Thursday, July 20, 2023

Interpretations (Tafsir) Of The Qur’anic Context: A Discourse – Part Two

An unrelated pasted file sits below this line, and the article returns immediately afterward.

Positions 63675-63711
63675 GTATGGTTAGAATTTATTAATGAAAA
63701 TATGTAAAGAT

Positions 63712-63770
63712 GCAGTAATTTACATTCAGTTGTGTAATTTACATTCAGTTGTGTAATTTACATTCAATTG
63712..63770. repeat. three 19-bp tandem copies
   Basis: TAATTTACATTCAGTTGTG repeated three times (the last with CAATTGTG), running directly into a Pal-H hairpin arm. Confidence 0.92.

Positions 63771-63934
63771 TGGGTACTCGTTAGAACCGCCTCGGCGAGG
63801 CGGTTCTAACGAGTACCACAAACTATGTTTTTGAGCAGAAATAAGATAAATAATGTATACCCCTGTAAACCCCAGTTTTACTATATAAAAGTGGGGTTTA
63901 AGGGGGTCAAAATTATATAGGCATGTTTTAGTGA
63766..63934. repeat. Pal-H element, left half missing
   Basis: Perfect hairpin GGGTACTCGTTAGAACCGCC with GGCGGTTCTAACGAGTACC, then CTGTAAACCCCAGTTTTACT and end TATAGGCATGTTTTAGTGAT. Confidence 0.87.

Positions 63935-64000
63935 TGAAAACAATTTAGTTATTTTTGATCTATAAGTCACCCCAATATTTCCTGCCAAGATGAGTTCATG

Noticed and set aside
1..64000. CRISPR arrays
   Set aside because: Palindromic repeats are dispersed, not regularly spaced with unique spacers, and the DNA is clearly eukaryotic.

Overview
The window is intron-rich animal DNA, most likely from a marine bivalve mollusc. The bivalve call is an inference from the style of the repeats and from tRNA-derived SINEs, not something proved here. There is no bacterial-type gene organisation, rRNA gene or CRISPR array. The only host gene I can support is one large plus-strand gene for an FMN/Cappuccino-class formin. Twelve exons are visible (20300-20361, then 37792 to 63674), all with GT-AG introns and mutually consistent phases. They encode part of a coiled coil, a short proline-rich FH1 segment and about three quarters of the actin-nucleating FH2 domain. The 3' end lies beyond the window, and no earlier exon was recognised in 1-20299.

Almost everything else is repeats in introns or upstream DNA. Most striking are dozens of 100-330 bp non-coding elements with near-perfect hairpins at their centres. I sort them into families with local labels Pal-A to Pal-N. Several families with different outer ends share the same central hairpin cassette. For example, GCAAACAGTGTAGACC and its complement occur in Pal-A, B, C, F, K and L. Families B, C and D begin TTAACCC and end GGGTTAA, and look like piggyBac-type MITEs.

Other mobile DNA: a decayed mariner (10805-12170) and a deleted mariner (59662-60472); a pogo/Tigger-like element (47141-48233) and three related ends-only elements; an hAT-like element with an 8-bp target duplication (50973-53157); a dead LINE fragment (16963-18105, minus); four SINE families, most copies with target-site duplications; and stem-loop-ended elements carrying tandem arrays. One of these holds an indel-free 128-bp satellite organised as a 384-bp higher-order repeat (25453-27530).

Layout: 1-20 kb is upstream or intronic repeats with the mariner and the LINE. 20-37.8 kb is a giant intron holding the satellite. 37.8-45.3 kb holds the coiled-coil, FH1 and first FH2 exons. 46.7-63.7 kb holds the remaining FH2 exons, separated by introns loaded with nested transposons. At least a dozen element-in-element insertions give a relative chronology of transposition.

By Dr Uzma Khatoon, New Age Islam 20 July 2023 Abstract The primacy of the Qur’an in the Muslim world has always been accepted. In modern period, renewed emphasis has been placed by the Muslim scholars on the Qur’an as a source of guidance. Due to this change and emphasis, it become a challenge to many facet of the accepted tradition, the theological, legal other spheres. In recent years, different approaches to the Qur'an and the Muslim exegetical works reflect a wide variety of methods, presuppositions, focuses of interests and substantive conclusions. The various interpretations of the Qur'an belong to different stages of the intellectual history of Islam, and reflect in themselves the development of Islamic thought. In this paper I intended to examine how to different interpreters tried to examine and rethinking of the context of the Qur’an. I will also try to examine very briefly different feminist approach in this regard. ------- Relating the Qur’an to the Modern Muslim Several reformist thinkers of the modern period strived to fill the gap between the Qur’an and the everyday life of Muslims that had been caused by the decline of the Qur’anic teaching in a legal manner. One of their main caused was the distance between the Qur’an and young Muslims who were deeply impressed by the achievements of Western civilization. In the twentieth century, these Muslims often studied at Western universities, learnt European languages, such as French, English and German. Through this medium they read widely in European literature and thought and influenced by them. They were ignorant about the Qur’an and traditional Islamic scholarship, including its discourse, language and vocabulary. Although, Muslim scholars of a ‘modern approach’ who wanted to recapture the meaning of the Qur’an for those who has were influenced by western thought. Such modernist, Abu’l Ala Mawdudi (d. 1979), a well-known Pakistani scholar and founder of the neo-revivalist Jamaat Islami, explained in the preface to his famous Tafsir, Tafhim al-Qur’an that his principal aim in writing was the explanation of the Qur’an to the young educated Muslim, not to the academics: The present work is neither directed at scholars and researchers, nor is it aimed at assisting those who, having mastered the Arabic language and the Islamic religious sciences. His main aim was to embark upon a thorough and elaborate study of the Qur’an. Such people already have plenty of material at their disposal. Instead it is intended for the lay reader, the average educated person, who is not well-versed in Arabic and so is unable to make full use of the vast treasures to be found in classical works on the Qur’an. In a similar context, Maulana Abul Kalam Azad have try to attempt to make the Qur’an fit a particular situation exactly, and his genuine desire in the Tarjuman al-Qur’an to let the Qur’an speak to the average Muslim. Azad shows that two main concerns: first, that the Surah al- Fatiha, and hence his commentary upon it, epitomizes the essential teaching of the Qur’an; secondly, that the translation and his explanatory notes make possible the application of the Qur’an to the daily lives of ordinary Muslims. He wrote: I make bold to say that the greatest contemporary hindrance in the way of the religious reform of Muslims has now been removed. Even so, this was the only a beginning, he said. He wrote of the need for many editions to be published, for other supplementary literature, for a subject index, for references and a glossary of terms, for translation into other languages. In short, he called for the establishment of a society to carry out all such work. But he did not feel this was his personal responsibility; his main objectives had been fulfilled. Sayyid Qutub wrote his commentary (Fi Zilal al-Qur’an) also to provide a fresh perspective on the relevance of the Qur’an to the young of modern period Muslim of today. Qutub’s particular style of writing, his uncompromising commitment to his view of Islam, and his portrayal of many of the institutions of modern society as Jahiliyyah (akin to pre-Islamic institutions, that is, non-Islamic), ensure for his commentary an important place among those whose primary aim is to establish Islam as the dominant socio-political force in Muslim societies. Qutub’s work, a good example of a Tafsir of a personal reflective nature, is somewhat divorced from standard exegetical tradition in its more free-flowing ideas around the text; it draws in the modern world and its challenges, and refuses to follow any early approach to Tafsir. It is, as the title suggests, ‘in the shade of the Qur’an’, and attempts to find relevance and meaning at a personal and collective level for Muslims of the modern period. It is perhaps this feature of the Tafsir that has provided the basis for the wide acceptability of Zilal among many Muslim youth, particularly those committed to the ideological orientation of the Muslim Brotherhood and similar movements. Reworked of the Ethico-legal Content of the Qur’an A significant idea highly developed in the modern period has been that a number of Qur’anic ethico-legal instructions were primarily intended for a specific people in specific circumstances; that is, the Muslims of Hijaz of the early first/seventh century. Thus, when these ethico-legal instructions are applied to subsequent generations of Muslims whose social and historical context and experience differ widely from that of the seventh-century Hijaz, some consideration has to be given to the relevance of ethico-legal instructions in the new environment. If this is the case, one can argue that each generation may reach understandings of the Qur’an’s ethico-legal instructions that may differ from the understandings of earlier generations. Consequently, new understandings of the ethico-legal content of the Qur’an are a required product of a new age. Two ideas have been highly developed in support of the need for fresh understandings of the Qur’an in different times and contexts in the modern period. First, for Ghulam Ahmad Parvez, a proponent of the self-sufficiency of the Qur’an, Islam has a fixed core, but in application is adaptable and fluid. This implies that the ‘texts of revelation do not have a single, fixed meaning. Rather, each new generation can expect to find in the Qur’an new treasures as their own capacity to understand its teaching grows.’ Second is the idea that the ethico-legal instructions of the Qur’an can be approached at two levels: a surface one related to putting into practice a specific ethico-legal instruction, and a deeper one related to underlying reasons for such an instruction. The argument is that the underlying reasons should determine whether the surface level practice has to be followed to the letter strictly in all times, places and contexts. If the underlying reasons for an ethico-legal instruction are associated with specific social, historical, economic, political or other circumstances, and if these circumstances no longer exist, then the practice of that ethico-legal instruction may be left ‘suspended’ or ‘idle’. If circumstances change again, the ethico-legal instruction may be reinstated. This gives a prominent place to the underlying reason, an approach familiar to classical Muslim jurists, as the debates on Hikmah amply demonstrate. However, although earlier interpreters of the ethico-legal content of the Qur’an were somewhat interested in the historical context of the revelation through the medium of Asbab Al-Nuzul (occasions of revelation) literature, they did not highlighted this context in the same way that modern-day Contextualists do, who highlight the contextual nature of the Qur’an in their argument for rethinking Qur’anic rulings, where such rulings are seen to be inappropriate in the modern period. Importance Of Reason An offshoot of this critical spirit was the emphasis on reason in the interpretation of the ethico-legal content of the Qur’an. For many scholars, reason should be seen as an important medium through which God’s word is made intelligible to the human mind. For Ghulam Ahmad Parvez(d. 1985), a modernist Muslim thinker, the Qur’an contained all the necessary principles for practicing the Islamic conception of right belief and action. The task of explaining those principles was to be assigned to both reason and divinely sanctioned political authorities. Irrational or mythological views previously ascribed to the text by early Muslims were to be discarded. An aspect of the emphasis on reason adopted in some modern interpretations of the Qur’an, though not necessarily related to its ethico-legal content, is the negation of miraculous or supernatural elements of narratives found therein. Several modernist scholars attempted to ‘strip the text 1of legendary traits and primitive notions’. For instance, Abduh, in his explanation of Q.2:63 in which the Qur’an refers to the ‘suspension’ of Mount Sinai (Wa Rafa˛na Fawqakum Al-Tur), interprets this as referring to an earthquake (Wa Qad Yakun Dhalika Fi Al-Ayah Bi Darb Min Al-Zilzal). Similarly, Sayyid Qutub (d. 1966), in his commentary, Zilal, also seems to draw back from the literal understanding of ‘suspension’. He states that the important point in Q.2:63 is that it alludes to the image of the mountain above the people’s heads. Other ‘mythical’ references, such as to the people of Kahf (cave) and the talking of birds and ants, were given more ‘rational’ interpretations by modernist Muslim scholars, such as Ghulam Ahmad Parvez and Khalifa Abdul Hakim (d. 1959). In emphasizing his rational approach, Ahmad Khan believed that what the Qur’an contained was not contrary to nature. Miracles were not to be seen as miracles, but as phenomena that followed laws of nature but which people of the time were unable to see as acting according to those laws. It is also a remarkable aspect of Azad's understanding of the Qur'an that he has emphasized the Qur'anic appeal to one's own judgement and the use of reason to arrive at the truth of the Qur'anic message. Azad has, more than once, made it clear that the Qur'an emphatically exhorts man to use reason and ponder over the signs of God found within and without himself so that he may be directed to the right path. This if call to reason and reflection, according to him, is one of the basic axioms of the Qur'anic message of Truth. He points out: "The primary and the most important feature of the method of presentation followed by the Qur'an is the appeal to reason that it makes. It lays repeated emphasis on the search for truth, on the need of exercising one's reason and insight, of reflecting over the outward experience of life and drawing valid conclusions. In fact, there is no chapter in the Qur'an wherein it has not made an earnest appeal to man to reflect upon everything.” 'On earth are signs for men of firm belief, and also in your own selves, will ye not then notice them?' (LI:20-21) Muhammad Iqbal of the Indian subcontinent stated that the Qur’an contained what he called ‘legends’; an example of this is his reference to the Qur’anic ‘legend’ of the fall. Tantawi Jawhari (d. 1940) of Egypt argued that some ideas in the Qur’an were related to an outdated worldview; for instance, the concept of seven heavens and seven earths (to which the Qur’an refers a number of times) is, according to Tantawi Jawhari, part of an antiquated worldview held by the Sabians, for whom the number seven was important. A number of Muslim feminists have recently argued that it is important for Muslims to reread the Qur’an, such as Fatima Mernissi, Amina Wadud Muhsin, Asma Barlas and Riffat Hasan have criticize the ‘male-oriented’ readings of early and modern interpreters as being biased against women and as perpetuating historical injustices against women. They argue that, if Muslim society is to bring one-half of the Muslims to a respectable level of equality, the Qur’anic rules and values concerning women must be understood and interpreted in the light of the socio historical context of the time of revelation. Their argument continues that if such contexts can change, so can the interpretations and rulings derived from them. The belief is that, although the Qur’an improved the lot of women in first/seventh-century Hijaz, many of its reforms were ignored or side-lined in its interpretation in succeeding generations, with the result that women’s positions in most Muslim societies actually worsened over the course of Islamic history. These Muslim feminists are not interested in casting religion and scripture aside in order to gain the rights they are seeking. Their most important tool is the Qur’an itself and sustained arguments about how it should be read. Fatima Mernissi(b.1940) a Moroccan sociologist, attempts to present the case for re-reading in a number of her works. She developed a critical approach to Islamic tradition over several years and ventured into hitherto ‘taboo’ areas. In a number of her works, she examines the Qur’anic text in the light of hadith, focusing on the biases of some of the Companions who narrated these hadith, particularly those concerning women. She claims that the Companions, at times, attributed their own views to the Prophet himself. These biased hadith achieved dominance in the interpretation of the Qur’an1and provided justification for Muslim theologians to retain the status quo regarding women. Mernissi is at pains to ‘humanize’ the Companions and show them as fallible, well beyond the ideal images developed in Sunni Islam and upheld to the present day. Emphasizing that the Qur’anic message in relation to women was probably lost in the cultural beliefs and practices of the seventh century CE and beyond, Mernissi poses a rhetorical question: Is it possible that Islam’s message had only a limited and superficial effect on deeply superstitious seventh century Arabs who failed to integrate its novel approaches to the world and to women? Amina Wadud(b.1952), an African-American Muslim and associate professor of Islamic Studies at Virginia Commonwealth University. another Muslim feminist, also argues for a return to the message of the original text. She argues that the Qur’an is flexible enough to accommodate innumerable cultural situations. Wadud’s approach is of a holistic nature, which she states is lacking in traditional and many contemporary methods of interpretation. These have focused on one verse at a time, and little effort has been “made to recognize themes and to discuss the relationship of the Qur’an to itself, thematically.” Asma Barlas(b.1958) a Pakistani scholar, director of the centre for the study of culture, race and ethnicity of the department of Politics at Ithaca College, New York. Barlas’ work discusses the issue of textual polysemy and argues that it is in itself a Qur’anic value. She avoids the potential for moral relativism by arguing that not all readings have equal value. She argues that the Qur’an itself warns against “reading it in a decontextualized, selective, and piecemeal way” and “confirms that some meanings, thus some readings, are better than others.” Apart from Muslim feminists, several thinkers of the modern period have argued for fresh approaches to the interpretation of the Qur’an and argued for a rethinking of the interpretation of the ethico-legal texts. The literature on the interpretation (both theoretical and applied) of ethico-legal texts in the modern period indicates that there is a strong desire on the part of many Muslims, scholars and laity alike, to find the relevance of the Qur’anic text to contemporary issues without compromising the overall message of the Qur’an, its value system or its essential beliefs and practices. In the twentieth century, Muslim scholars made many attempts to demonstrate the relevance of the Qur’an to contemporary life. Reformist thinkers, such as Muhammad Iqbal (d. 1938), Hasan al-Banna (d. 1949), (d. 1979), Murtaza Mutahhari (d. 1979), Fazlur Rahman (d. 1988) and Ayatollah Khomeini (d. 1989), Nasr Hamid Abu Zaid (b.1943), Muhammad Arkaun (b.1928), Aisha ‘Abd al- Rahman Bint al-Shati (d.1998), argued that the Qur’anic text is relevant to the modern period and is the basis on which any reform project must be attempted. ----- References And Notes: The Makkah school of exegesis was founded by Ibn Abbas and was the most influential in Qur’anic exegesis. He was the Prophet’s paternal cousin and well known for his extensive knowledge of the Qur’an, Arabic language, Pre-Islamic poetry, Arabic History and culture Arthur J. Arberry, trans., The Koran Interpreted, (Oxford: Oxford University Press, 1964). "That is the Book, wherein is no doubt, a guidance to the god-fearing." 2:3 "...There has come to you from God a light, and a Book Manifest whereby God guides whosever follows His good pleasure in the ways of peace,..."5:17-8 Maulana Aslam Jairajpuri, Hamaray Dini ‘Ulum, Maktaba Jamia Ltd.Delhi, 1989, p.31. Al-Quran, 75:19. Ibid., 16:44. Ghulam Ahmad Hariri, Tarikh-i-Tafsir wa Mufasirin, Taj Company Delhi, N.D. p.4. Jairajpuri, op.cit., p.21. Hariri, op.cit., p.5. Syed Shahid Ali, Urdu Tafasir Biswin Sadi Mein, Kitab-i-Duniya, New Delhi, 2001, p.7. Al-Quran, 14:4. Abdullah Saeed, Interpreting the Qur’an: Towards a Contemporary Approach, New York: 2006, pp.9-10 Ibid.,p.10 13 Ignaz Goldziher, Introduction to Islamic Theology and Law, trans. Andras and Ruth Hamori, Princeton, NJ: Princeton University Press, 1981. Joseph Schacht, An Introduction to Islamic Law, Oxford: Clarendon Press, 1964 Shah Waliullah, The Conclusive Argument from God, trans. Marcia K.Hermansen, Leiden: E.J. Brill, 1996, p. xxviii. J.M.S. Baljon, Modern Muslim Koran Interpretation, Leiden: E.J. Brill, 1961,p. 2. J.M.S. Baljon, Religion and Thought of Shah Wali Allah, Leiden: E.J. Brill,1986, p. 165. Waliullah, al Shah -Fawz al-Kabir fi usul al-tafsir, Bayrut: Dar al-Basha’ir, 1407/1987, p. 112. Ibid., p.108 The work began in 1879 and was left unfinished at the time of his death in 1898. Troll , C.W. Sayyid Ahmad Khan: A Reinterpretation of Muslim Theology, New Delhi: Vikas Publ. House, 1978, pp. 144–170. Muhammad Rashid Rida and Muhammad ˛Abduh, Tafsir al-Qur’an al-hakim al-shahir bi-tafsir al-Manar, 12 vols, Bayrut: Dar al-Ma˛rifah, n.d., vol. I, p. 24. Ibid.,p.19 Ibid., p.19 Abu’l Kalam Azad, Tarjuman al-Qur’an, (Urdu), vol. I, Sahitya Academy, Delhi, 1964, pp.366-378 Mir, Mustansir , Coherence in The Qur’an: A Study of Islahi’s Concept of Nazm in Tadabbur-i-Qur’an, American Trust Publication,1983, pp. 1-2. Mawdudi, Towards Understanding the Qur’an, p. 1. Azad, Tarjuman al-Qur’an, op.cit. vol I, pp. 7, 14-16 Ibid., p.48 Brown, Rethinking Tradition in Modern Islamic Thought, p. 48. Baljon, Modern Muslim Koran Interpretation, p. 21. Rida and Abduh, Manar, vol. I, p. 340. Qutub, Fi-Zilal al-Qur’an, vol. I, p. 76. Qur’an, 9-19 Qur’an,27:17-20 Baljon, Modern Muslim Koran Interpretation, pp. 22–24; Khalifa Abdul Hakim, Islamic Ideology, the Fundamental Beliefs and Principles of Islam and their Application to Practical Life, Lahore: Institute of Islamic Culture, 1993. Troll, Sayyid Ahmad Khan, op.cit Azad, Tarjuman al Qur’an, op.cit., vol.I, p.31 Muhammad Iqbal, The Reconstruction of Religious Thought in Islam, Lahore: K. Bazar, 1958, p. 85. Baljon, Modern Muslim Koran Interpretation, pp. 43–44. Fatima Mernissi, Women and Islam, trans. Mary Jo Lakeland, Oxford: B. Blackwell, 1991 Fatima Mernissi, ‘A Feminist Interpretation of Women’s Rights in Islam’, in Charles Kurzman (ed.) Liberal Islam, New York: Oxford University Press, 1998, 126. Amina Wadud-Muhsin, Qur’an and Woman, Kuala Lumpur: Fajar Bakti, 1992. Pp.x-2 Asma Barlas, Believing Women in Islam: Unreading Patriarchal Interpretations of the Qur’an, p. 16. Part One of the Article: Interpretations (Tafsir) Of The Qur’anic Context: A Discourse – Part One ----- Dr. Uzma Khatoon is a PhD from Department of Islamic Studies, Aligarh Muslim University and taught there between 2017-18. URL: New Age Islam, Islam Online, Islamic Website, African Muslim News, Arab World News, South Asia News, Indian Muslim News, World Muslim News, Women in Islam, Islamic Feminism, Arab Women, Women In Arab, Islamophobia in America, Muslim Women in West, Islam Women and Feminism